With a barge ahead of us, we started down the river with the “Martha Clow.” Our captain was a part Cherokee Indian, White by name. He was a good riverman but met with too much interference from the owner, who also rode with us. On the way down we stopped at the new “city” of Ruby, a stampede having brought hundreds of fortune hunters there overnight. A few of our passengers got off there. One was a prospective saloonkeeper whose stock consisted of two or three bottles of bad whisky and several pounds of plug tobacco. With these ingredients he built up a large array of bottled goods, and before long he had his saloon going full swing.

At the junction of the Innoko with the Yukon, we noticed that the river water was brown, the color of coffee. The river being unfamiliar, we had to feel our way constantly, taking soundings. Our soundings mostly ran to more than 2 feet, as the Innoko was a placid stream and ran fairly deep. A day or two of this and we reached the Iditarod River. There excitement ran high, rich placer discoveries having been made by two well-known prospectors: Beaton and Dykeman were taking a lot of gold out of their claims. The Iditarod was a swift stream, while the Innoko had been a sluggish one, the latter as crooked as a dog’s hind leg. Mosquitoes - that country is the world’s breeding ground for those pests; we lived in constant battle with them. When sitting down to eat we had to burn smudge fires all around and wear nets, lifting the nets to take a bit of food. Numbers of them would come in with each bite, and soon we were insect eaters. Each tent had to have an opening drawn together from within with a string; even so a number of mosquitoes came into it to entertain the [104] unhappy sleeper with their diabolical buzzing and their perfect aim.

Retracing our way to Fairbanks, we again took on passengers and, with a barge, set out for Ruby, which by this time was quite a place, several more gold discoveries having been made. Most of the tents, including that of our enterprising saloonkeeper, who by this time was in the money, had been replaced by crude frame houses. A few more trips up and down the river and the season drew to a close. The ice began forming along the riverbanks, daily widening, the days became shorter and shorter, our navigation had increasingly to be done by searchlight, and came the day when we hauled the “Martha Clow” and our barge out of the water on skids laid on the bank and reaching into the river. A snug slough near Fairbanks, out of the onrush of the spring breakup, was where the “Martha Clow” hibernated for the winter.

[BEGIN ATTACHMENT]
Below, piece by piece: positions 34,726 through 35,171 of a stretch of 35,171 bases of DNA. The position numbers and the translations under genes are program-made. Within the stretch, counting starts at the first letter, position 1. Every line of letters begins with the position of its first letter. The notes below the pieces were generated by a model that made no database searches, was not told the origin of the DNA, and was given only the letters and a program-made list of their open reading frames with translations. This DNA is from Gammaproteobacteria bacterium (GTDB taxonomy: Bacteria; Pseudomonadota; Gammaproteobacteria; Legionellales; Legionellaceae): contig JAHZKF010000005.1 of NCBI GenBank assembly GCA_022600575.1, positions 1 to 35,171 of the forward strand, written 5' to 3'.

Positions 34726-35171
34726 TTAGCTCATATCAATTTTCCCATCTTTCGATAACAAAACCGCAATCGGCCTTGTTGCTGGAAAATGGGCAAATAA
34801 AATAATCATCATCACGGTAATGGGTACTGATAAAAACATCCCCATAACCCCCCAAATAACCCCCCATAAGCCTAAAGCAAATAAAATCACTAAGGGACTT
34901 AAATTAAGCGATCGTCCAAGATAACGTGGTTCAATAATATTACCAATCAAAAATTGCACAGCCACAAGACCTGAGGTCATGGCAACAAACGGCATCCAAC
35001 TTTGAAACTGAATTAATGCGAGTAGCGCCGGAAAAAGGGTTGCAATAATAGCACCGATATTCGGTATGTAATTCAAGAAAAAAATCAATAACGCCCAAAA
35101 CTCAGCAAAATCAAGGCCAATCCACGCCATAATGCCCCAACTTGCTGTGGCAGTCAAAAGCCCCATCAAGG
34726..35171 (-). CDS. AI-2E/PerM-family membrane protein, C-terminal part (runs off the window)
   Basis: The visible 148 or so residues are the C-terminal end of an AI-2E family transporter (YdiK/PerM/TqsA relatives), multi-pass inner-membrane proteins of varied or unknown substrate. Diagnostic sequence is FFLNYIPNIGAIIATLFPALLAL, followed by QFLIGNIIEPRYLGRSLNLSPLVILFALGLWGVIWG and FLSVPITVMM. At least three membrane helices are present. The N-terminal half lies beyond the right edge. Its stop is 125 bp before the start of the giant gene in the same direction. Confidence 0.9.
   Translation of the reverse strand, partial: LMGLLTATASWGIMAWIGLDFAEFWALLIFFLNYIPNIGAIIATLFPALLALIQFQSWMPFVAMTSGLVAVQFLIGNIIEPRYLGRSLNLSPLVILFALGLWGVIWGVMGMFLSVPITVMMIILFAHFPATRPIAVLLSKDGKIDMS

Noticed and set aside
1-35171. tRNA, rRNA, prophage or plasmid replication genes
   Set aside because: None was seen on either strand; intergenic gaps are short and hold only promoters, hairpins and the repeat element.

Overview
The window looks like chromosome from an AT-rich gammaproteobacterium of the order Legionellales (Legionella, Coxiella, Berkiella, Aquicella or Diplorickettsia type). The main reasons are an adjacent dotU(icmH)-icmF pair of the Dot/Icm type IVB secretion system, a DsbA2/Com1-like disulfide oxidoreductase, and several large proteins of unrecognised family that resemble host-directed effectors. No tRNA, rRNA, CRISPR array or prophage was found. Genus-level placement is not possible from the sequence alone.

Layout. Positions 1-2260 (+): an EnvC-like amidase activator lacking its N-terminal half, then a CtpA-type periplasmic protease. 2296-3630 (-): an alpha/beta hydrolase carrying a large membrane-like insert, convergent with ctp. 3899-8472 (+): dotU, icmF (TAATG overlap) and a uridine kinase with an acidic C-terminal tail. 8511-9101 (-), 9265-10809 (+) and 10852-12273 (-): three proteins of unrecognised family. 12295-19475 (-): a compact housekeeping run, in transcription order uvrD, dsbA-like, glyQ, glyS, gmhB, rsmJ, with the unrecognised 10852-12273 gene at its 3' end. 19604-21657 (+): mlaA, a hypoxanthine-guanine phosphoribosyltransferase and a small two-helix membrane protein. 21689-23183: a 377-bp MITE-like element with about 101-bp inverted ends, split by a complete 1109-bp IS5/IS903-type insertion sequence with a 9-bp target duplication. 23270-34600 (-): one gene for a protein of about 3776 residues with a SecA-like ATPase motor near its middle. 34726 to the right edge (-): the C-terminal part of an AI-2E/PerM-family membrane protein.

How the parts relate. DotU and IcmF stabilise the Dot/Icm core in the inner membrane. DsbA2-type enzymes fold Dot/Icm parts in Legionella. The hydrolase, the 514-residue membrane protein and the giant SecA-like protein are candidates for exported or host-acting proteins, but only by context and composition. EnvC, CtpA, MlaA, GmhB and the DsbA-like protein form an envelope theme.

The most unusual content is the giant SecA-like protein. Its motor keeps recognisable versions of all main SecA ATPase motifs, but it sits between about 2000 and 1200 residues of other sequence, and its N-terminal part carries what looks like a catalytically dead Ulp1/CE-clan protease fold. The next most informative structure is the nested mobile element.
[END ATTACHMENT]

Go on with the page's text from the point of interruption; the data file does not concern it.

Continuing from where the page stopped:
Taking passage for St. Michael and the “outside” on an other stern-wheeler, we had as fellow passengers Beaton of the big discovery in the Iditarod and a few more of the nouveaux riches. Klondike Kate was with us too, and it was fascinating to watch the competition for her company and charms between these men from the creeks, rough but with full pokes. It appeared that Beaton was the top man at the moment.